Chris Lipbscombe - clearly I'm getting soft near the end of the ballot, because I voted for him even though he mentions his family.
Not voting for
Sally Barber - Her water policy sounds suspiciously like she supports water metering
Dianne Buchan - More 'business is awesome' 'look at my business experience'
Charles Finny - I would vote for most people in Wellington before I'd vote for the former CEO of the Wellington Regional Chamber of Commerce. Plus he hates bus drivers - how can anyone hate bus drivers? Bad person!
Michael Gibson - He hates trains, and writes about himself in the third person. Where do these people come from?
Chris Laidlaw - I may get soft on Labour party candidates in local government. But I draw the line at former MPs.
Terry McDavitt - Blurb is non-stop inanity.
Daran Ponter - If he'd had more actual politics I probably would have voted for him. But his material is so slimy - and he spends so much time talking about his family that I just couldn't do it.
Bill Rainer - Why do these people think we want to know about their experience rather than how they will vote?
Fran Wilde - See I have these vague warm feelings towards her, because of her role in Homosexual Law Reform, but that was almost 25 years ago, and she's pro-business.
My main criteria is choosing people who believe in fighting for the health system, and it's workers. Also avoiding anyone who might think their religious beliefs are relevant to other people's health care.
1. David Choat - I broke my very important rule and forgave him for mentioning his family - partly because I know them, but more importantly because he has policy that I agree with.
2. Margaret Faulkner - Nurses who are clear where they stand on politics are worth voting for.
3. Maureen Gillon (you may notice that I'm voting for people in alphabetical order - this is because I'm lazy). Another nurse.
4. Malakai Jiko - On my list on easy gimmes is people who have worked for Primary Health Services such as Newtown Union Health.
5. Peter Roberts - He used to work for the doctors union and the coalition for public health - I would totally have voted him higher if only his name was further up the alphabet.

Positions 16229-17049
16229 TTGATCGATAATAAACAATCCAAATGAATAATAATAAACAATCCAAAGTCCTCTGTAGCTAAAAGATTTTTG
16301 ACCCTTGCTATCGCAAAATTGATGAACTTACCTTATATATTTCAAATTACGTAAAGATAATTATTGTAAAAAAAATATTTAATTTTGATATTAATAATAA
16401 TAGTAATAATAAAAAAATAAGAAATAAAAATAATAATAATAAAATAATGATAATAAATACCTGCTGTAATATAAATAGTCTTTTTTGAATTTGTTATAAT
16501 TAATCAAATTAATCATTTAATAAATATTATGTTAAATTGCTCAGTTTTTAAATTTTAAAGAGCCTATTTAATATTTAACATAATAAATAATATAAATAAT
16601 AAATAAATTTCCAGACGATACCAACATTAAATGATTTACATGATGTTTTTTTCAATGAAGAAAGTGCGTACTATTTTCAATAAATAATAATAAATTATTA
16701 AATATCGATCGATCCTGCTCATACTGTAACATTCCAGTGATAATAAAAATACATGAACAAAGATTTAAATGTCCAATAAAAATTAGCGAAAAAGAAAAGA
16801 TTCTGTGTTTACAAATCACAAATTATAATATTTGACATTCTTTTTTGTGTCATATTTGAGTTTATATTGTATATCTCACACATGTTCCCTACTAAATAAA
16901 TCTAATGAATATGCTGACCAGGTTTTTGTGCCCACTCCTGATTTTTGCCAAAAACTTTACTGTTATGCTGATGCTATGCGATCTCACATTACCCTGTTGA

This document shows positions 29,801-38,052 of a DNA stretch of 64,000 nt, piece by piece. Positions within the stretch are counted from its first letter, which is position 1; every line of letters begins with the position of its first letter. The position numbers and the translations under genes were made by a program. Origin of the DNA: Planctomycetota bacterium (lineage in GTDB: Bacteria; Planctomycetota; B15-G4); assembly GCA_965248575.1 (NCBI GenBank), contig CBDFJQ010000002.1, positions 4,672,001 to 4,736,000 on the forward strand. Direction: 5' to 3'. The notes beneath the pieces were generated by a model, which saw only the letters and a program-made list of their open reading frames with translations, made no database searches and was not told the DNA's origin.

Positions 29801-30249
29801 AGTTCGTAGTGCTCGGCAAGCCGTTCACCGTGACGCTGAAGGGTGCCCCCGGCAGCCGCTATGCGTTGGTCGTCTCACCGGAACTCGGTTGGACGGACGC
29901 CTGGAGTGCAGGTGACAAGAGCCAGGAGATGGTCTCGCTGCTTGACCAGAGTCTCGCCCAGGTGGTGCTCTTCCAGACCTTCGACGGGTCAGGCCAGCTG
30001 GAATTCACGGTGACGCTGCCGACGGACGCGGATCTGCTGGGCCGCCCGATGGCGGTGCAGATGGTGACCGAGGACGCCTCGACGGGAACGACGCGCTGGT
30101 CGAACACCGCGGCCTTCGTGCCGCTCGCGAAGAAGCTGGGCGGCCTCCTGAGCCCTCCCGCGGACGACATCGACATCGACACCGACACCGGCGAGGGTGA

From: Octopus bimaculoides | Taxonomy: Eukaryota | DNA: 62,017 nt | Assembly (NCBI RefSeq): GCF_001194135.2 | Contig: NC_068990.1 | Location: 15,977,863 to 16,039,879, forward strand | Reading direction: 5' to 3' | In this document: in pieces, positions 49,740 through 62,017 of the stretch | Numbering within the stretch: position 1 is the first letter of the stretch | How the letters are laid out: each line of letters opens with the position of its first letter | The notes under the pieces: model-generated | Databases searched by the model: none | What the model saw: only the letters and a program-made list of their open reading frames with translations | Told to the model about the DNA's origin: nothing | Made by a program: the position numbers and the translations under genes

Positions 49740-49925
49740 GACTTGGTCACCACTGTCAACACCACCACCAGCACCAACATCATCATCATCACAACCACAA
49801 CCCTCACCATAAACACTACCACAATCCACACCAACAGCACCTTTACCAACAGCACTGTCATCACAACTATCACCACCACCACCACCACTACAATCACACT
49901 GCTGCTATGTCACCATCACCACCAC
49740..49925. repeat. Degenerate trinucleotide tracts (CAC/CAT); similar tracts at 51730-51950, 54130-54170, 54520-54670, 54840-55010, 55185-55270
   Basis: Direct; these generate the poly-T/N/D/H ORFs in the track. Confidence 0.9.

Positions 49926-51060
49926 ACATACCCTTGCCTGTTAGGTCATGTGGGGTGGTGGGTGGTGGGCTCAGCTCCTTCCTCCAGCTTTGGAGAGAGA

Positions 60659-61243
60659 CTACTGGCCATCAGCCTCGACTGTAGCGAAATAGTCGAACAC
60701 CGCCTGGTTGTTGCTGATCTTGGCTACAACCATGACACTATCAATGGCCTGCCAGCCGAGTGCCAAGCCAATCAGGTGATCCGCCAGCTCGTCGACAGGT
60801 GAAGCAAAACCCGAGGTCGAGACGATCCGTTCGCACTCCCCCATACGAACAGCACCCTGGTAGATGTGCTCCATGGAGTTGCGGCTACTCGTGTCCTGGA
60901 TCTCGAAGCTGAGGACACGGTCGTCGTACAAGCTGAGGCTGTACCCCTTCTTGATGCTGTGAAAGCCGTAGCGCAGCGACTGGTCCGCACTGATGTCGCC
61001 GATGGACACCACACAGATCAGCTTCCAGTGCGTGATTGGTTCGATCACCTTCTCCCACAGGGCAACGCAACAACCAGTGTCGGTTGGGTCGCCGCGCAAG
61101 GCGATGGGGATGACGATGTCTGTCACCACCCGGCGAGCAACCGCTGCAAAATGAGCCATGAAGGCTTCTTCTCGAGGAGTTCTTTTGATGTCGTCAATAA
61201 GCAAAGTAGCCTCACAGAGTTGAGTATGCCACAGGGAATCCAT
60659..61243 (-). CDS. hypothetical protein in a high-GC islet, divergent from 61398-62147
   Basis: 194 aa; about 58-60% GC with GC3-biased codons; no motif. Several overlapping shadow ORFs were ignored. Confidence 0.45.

6. Peter Kelly - He used the phrase 'social justice' in his list. When it comes to the Health Board it doesn't take a lot.
7. Judith Aitken - see above.
8. Russell Franklin - his heart is obviously in the right place, even though he has a dodgy past and 8 is pretty far down my list.
9. Mark Jacobs - You were inane enough that I ranked you 9 - congratulations.
Elizabeth Anderson - She accepts the funding limitations, and thinks her management experience is what's important. Nope.
John Apanowicz - Management. Management. Management.
Maureen Cahill - She doesn't just mention her family - she mentions her cat.
Camilia Chin - She used to be the 'Corporate Management Reporting Accoutnant for the CCDHB' - not my priority.
Barbara Donaldson - I don't disagree "Our DHB is in trouble" I do disagree "The Board needs poeple like me with experience in governance, management and health systems."
Andrew Holmes - actually your young family don't give you perspective for visionary governance FFS.
Virginia Hope - All management speak all the time.
Helene Ritchie - I'm PREJUDICED against random CAPS.
David Scott - If you're going to advertise your christianity when you're running for the Health Board that better come with a disclaimer - "I support a woman's right to choose" or else I'm not voting for you.
Donald Urquhart-Hay - I've said it before, and I'll say it again. I saw a House of Cards at a far too impressionable age to vote for anyone called Urquhart.
Nigel Wilson - The ratio of meaningless jargons to actual words is far too high.
Jack Wood - Funnily enough when thinking about who I want to run my health system and 'international business consultant' isn't it.
Now I've done my democratic duty I'm going to bed. I'll do a report of the abortion protest tomorrow I promise.